Also, holding and releasing a punch button will release all kunais at once in a straight line. This can be a good way to continue a combo on someone who gets blown away (by either a V-Trigger bomb or EX Kunai) or to punish from a distance. This can also be done in the air, but you need to hold the Kick button instead.

  • Kunai Hoju aka Grab Dat Kunai, Gurl (Half-circle back, Kick)

This leaves Ibuki way open, but is the only way to restore kunais outside of the idle animation. The longer the kick button is held, the more she’ll grab out of….her pocket, I guess? 

  • Rokushaku Horokudama (V-Trigger) (HK + HP)

It throws out a goddamn bomb that can be batted around with attacks before it explodes. Pressing forward or back will increase its time until detonation, with forward increasing it the most. It’s a blast (heh) to play around with and to mix up and confuse the opponent. Works great in combos and has awesome synergy with her EX Kunai, EX Raida, and HK Command Dash.

Combos and Anti-Airs

Use these early on when you’re still getting the hang of everything. I highly recommend doing Ibuki’s trials, as many of these combos are based off of techniques taught there (or straight up pulled from there). 

  • Target Combo = sLP, sMP, sHP

Get used to this, because it will likely become your go-to combo many times. It’s a target combo, which means that it is very easy to execute — just tap the three punch buttons in order and bam! Combo. Now, this doesn’t to a lot of damage by itself, but there’s plenty you can do with it.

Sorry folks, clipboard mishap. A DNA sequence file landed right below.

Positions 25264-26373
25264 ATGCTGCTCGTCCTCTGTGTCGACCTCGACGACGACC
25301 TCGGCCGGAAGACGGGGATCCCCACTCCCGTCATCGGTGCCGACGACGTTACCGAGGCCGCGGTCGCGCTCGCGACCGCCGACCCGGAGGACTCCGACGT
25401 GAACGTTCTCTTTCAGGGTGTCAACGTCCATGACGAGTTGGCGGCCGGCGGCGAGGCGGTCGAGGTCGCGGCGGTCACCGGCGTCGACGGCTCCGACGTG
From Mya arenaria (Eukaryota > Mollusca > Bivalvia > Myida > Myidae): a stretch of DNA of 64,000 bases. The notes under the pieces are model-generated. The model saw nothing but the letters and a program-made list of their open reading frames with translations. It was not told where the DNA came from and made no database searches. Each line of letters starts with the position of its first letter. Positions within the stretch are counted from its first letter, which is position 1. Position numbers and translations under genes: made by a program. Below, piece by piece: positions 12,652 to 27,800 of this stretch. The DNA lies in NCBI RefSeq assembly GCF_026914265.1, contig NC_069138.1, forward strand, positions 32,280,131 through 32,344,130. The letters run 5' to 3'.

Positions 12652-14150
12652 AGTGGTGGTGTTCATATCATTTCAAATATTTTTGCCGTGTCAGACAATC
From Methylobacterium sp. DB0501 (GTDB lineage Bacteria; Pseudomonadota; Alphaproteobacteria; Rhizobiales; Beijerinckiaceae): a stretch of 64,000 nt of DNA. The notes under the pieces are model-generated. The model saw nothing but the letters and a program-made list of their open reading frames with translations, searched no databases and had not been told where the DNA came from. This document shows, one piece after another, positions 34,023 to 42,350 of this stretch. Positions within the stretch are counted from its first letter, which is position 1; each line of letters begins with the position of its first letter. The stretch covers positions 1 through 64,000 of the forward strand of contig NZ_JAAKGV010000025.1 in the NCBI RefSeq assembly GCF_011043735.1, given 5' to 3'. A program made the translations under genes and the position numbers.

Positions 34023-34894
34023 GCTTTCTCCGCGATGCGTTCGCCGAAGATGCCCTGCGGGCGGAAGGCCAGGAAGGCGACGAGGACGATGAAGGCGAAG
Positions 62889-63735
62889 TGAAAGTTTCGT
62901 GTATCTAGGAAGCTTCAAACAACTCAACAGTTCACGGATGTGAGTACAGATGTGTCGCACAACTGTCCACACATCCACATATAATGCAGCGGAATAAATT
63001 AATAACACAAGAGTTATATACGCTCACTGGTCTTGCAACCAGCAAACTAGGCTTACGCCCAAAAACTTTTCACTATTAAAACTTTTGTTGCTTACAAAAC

• Target Combo, LP Raida

This has been my go-to combo, especially early. If leading with a jump in, throw in an aerial Medium Kick straight into the target combo.

  • Forward MK, sLP, H Raida or H Upkicks

I like this combo because it starts with her overhead (an attack that hits high, aka it works on crouching opponents), which is great for her mixup game. It also gives some freedom at the end of it, since both heavy versions of the Raida and Upkicks will combo. For what it’s worth, both of these combos do the same damage, but ending with the Raida will create more stun.

  • DF MK, sLP, H Upkicks or EX Raida

Ibuki’s slide is a decent way to get in during the neutral game, but the spacing is difficult. This combo will not always work, is what I’m trying to say. Play with the distances in training mods to get a feel for the spacing. The EX Raida version of this will obviously deal more damage, so if you’ve got meter to spare, go for it!

  • Target Combo, HP+HK, cMP, EX Kunai, HK Command Dash, HP, HK

This combo is flashy as shit, and it’s really not too difficult to perform. The last bit can be tricky with the timing, but that’s about it. This is a great combo to perform when you’ve got the resources to do so. Practice it for those third-round comebacks when you’ve forgotten to use any EX moves or kunais for the first two rounds. Wait, that doesn’t happen to you? HAH ME NEITHER.

  • Anti-Airs

Back + MP is a great anti-air, and can be followed up by either a command dash and LP Raida or her Critical Art. Of course, Ibuki also has her air-throw if you ever find yourself air-to-air with the opponent. Her Upkicks are a decent AA as well, but you should use the EX version whenever possible.